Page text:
Hessburg studies landscapes from the US Forest Service’s Wenatchee Forestry Sciences Lab in Washington State. He explores how landscapes change, how patterns and processes interact, and the current and potential future dynamics of fire, insect, and disease disturbance regimes. He asks big questions like, “What did premanagement-era forests look like? How (See “Smoke” page 3)
Resilient Forests the Focus of 2012 National Convention
D E PA R T M E N T S
2 9 10 12 13 14 Editor’s Notebook Forestry around the World GIS for Foresters Science and Tech Field Tech Classifieds
pokane, Washington, is an appropriate location for an SAF National Convention with “resilient forests” as a theme, since the city lies just west of the area burned just over a century ago by the Great Fires of 1910, said US Representative Cathy McMorris-Rodgers in remarks delivered at the beginning of Plenary Session 1. McMorris-Rodgers is a native of northeastern Washington and the highest-ranking Republican woman in the US Congress. The Big Blowup, or the Big Burn, as many refer to the fires, is an event “that I hope we will not repeat,” she said. More than 1,500 forestry and naturalresources professionals and students traveled to Spokane for the SAF 2012 National Convention, which took place October 24–28. The event offered a wide variety of presentations, scientific and technical sessions, workshops, and field tours designed around the forest resilience theme. (For more coverage of the convention, see pages 5–8.) Although the roughly three million acres blackened in the Big Blowup are now green again, McMorris-Rodgers expressed concern that forests throughout the western United States are not adequately resilient in the face of significant forest-health challenges and are at risk of large, destructive fires.
Rep. Cathy McMorris-Rodgers addressed more than 1,500 attendees at the 2012 SAF National Convention in Spokane, Washington.
“Today when I look at our national forests, nearly two hundred million acres across this country where [trees on] one out of three acres are disease- and bug-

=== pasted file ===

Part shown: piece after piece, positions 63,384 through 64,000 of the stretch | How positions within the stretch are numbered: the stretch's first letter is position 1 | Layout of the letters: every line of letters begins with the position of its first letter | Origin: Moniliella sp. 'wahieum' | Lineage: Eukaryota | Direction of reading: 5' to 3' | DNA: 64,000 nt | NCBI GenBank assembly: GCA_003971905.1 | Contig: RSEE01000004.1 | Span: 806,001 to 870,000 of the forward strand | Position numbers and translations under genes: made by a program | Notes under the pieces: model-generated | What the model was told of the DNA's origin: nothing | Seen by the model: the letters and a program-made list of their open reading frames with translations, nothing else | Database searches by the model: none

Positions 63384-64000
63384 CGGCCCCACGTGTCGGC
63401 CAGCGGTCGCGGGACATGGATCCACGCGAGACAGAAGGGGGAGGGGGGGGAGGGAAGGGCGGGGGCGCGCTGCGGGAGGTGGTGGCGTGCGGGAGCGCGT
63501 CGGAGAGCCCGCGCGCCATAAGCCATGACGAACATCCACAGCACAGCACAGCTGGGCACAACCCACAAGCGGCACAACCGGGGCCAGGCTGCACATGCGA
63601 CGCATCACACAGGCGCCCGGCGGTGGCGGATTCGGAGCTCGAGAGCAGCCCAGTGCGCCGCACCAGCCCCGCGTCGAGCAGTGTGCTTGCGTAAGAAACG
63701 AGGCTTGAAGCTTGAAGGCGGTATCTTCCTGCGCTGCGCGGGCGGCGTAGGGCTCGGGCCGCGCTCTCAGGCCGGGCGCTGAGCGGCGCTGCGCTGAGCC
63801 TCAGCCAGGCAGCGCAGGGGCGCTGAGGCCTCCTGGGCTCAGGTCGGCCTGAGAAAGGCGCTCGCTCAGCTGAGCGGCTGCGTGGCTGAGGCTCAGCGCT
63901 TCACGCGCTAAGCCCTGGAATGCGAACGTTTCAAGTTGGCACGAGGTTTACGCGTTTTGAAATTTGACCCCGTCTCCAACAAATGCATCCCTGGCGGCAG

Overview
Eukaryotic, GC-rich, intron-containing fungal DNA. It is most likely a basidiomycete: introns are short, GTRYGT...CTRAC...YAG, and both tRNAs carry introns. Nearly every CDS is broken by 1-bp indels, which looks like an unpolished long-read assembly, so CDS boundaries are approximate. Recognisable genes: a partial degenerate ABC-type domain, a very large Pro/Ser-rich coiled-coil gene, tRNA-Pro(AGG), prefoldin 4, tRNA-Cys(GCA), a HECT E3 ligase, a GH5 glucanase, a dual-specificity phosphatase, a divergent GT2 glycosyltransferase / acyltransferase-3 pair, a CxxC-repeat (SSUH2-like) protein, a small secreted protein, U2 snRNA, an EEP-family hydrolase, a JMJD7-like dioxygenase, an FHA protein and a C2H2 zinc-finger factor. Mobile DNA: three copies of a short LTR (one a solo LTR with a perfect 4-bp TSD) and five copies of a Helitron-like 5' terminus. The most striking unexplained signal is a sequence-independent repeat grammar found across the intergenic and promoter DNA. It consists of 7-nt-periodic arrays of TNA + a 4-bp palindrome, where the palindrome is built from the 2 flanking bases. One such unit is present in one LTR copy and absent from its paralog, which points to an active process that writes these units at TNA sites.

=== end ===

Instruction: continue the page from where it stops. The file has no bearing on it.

infested or dead. I think that’s just unacceptable. I think most Americans imagine our forests as being green and healthy stands of trees, and they would really be outraged to know that over 73 million acres of Forest Service land are at an elevated risk of catastrophic wildfires or insect and disease outbreaks. Just this year alone, nine million acres have burned,” said McMorris-Rodgers. Government should be a good steward, both of the land and of the interests of the people who live in the surrounding communities, McMorris-Rodgers said. “Our federal forests are sick, and the communities that depend on them have struggled for decades due to inaction,” she said. “Some of the counties that I represent here in eastern Washington are 70, 80, even 85 percent publicly owned. Those counties have a limited tax base, and communities in those counties are very dependent on what is happening on the public lands.” As an example, McMorris-Rodgers cited Vaagen Brothers Lumber, the area’s largest employer based in Colville, an eastern Washington town of about 5,000 people. The company’s two sawmills employ about 175 people and contribute more than (See “Spokane” page 5)
Kari Greer/US Forest Service
Table of Contents for the Digital Edition of The Forestry Source - December 2012
The Forestry Source - December 2012
2012 SAF National Convention Coverage
Forestry Around the World: Taiwan Seeks to Balance Forest Conservation, Forest Carbon Sinks, and Wood Production
Forestry Around the World
GIS for Foresters: Using ArcPy to Automate Making Thematic Map Books: Two Cases
GIS for Foresters
Science and Tech
Field Tech: Nikon Improves Its Forestry Pro Laser Rangefinder
“Superstorm” Sandy Hits East Coast, Destroying Homes and Damaging Forests
The Forestry Source - December 2012